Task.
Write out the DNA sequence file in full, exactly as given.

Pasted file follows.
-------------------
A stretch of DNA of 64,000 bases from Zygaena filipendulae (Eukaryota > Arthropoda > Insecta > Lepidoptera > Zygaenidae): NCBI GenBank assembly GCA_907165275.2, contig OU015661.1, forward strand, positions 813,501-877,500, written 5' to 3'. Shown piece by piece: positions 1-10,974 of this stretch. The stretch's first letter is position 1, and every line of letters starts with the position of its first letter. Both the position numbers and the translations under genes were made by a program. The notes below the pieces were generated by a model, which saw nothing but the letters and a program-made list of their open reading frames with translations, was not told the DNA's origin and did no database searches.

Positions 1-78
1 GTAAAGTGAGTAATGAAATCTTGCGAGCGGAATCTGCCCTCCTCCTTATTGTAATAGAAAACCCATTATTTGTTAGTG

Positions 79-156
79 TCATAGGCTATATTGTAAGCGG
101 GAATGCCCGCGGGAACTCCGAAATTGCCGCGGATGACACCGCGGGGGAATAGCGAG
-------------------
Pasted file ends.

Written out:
A stretch of DNA of 64,000 bases from Zygaena filipendulae (Eukaryota > Arthropoda > Insecta > Lepidoptera > Zygaenidae): NCBI GenBank assembly GCA_907165275.2, contig OU015661.1, forward strand, positions 813,501-877,500, written 5' to 3'. Shown piece by piece: positions 1-10,974 of this stretch. The stretch's first letter is position 1, and every line of letters starts with the position of its first letter. Both the position numbers and the translations under genes were made by a program. The notes below the pieces were generated by a model, which saw nothing but the letters and a program-made list of their open reading frames with translations, was not told the DNA's origin and did no database searches.

Positions 1-78
1 GTAAAGTGAGTAATGAAATCTTGCGAGCGGAATCTGCCCTCCTCCTTATTGTAATAGAAAACCCATTATTTGTTAGTG

Positions 79-156
79 TCATAGGCTATATTGTAAGCGG
101 GAATGCCCGCGGGAACTCCGAAATTGCCGCGGATGACACCGCGGGGGAATAGCGAG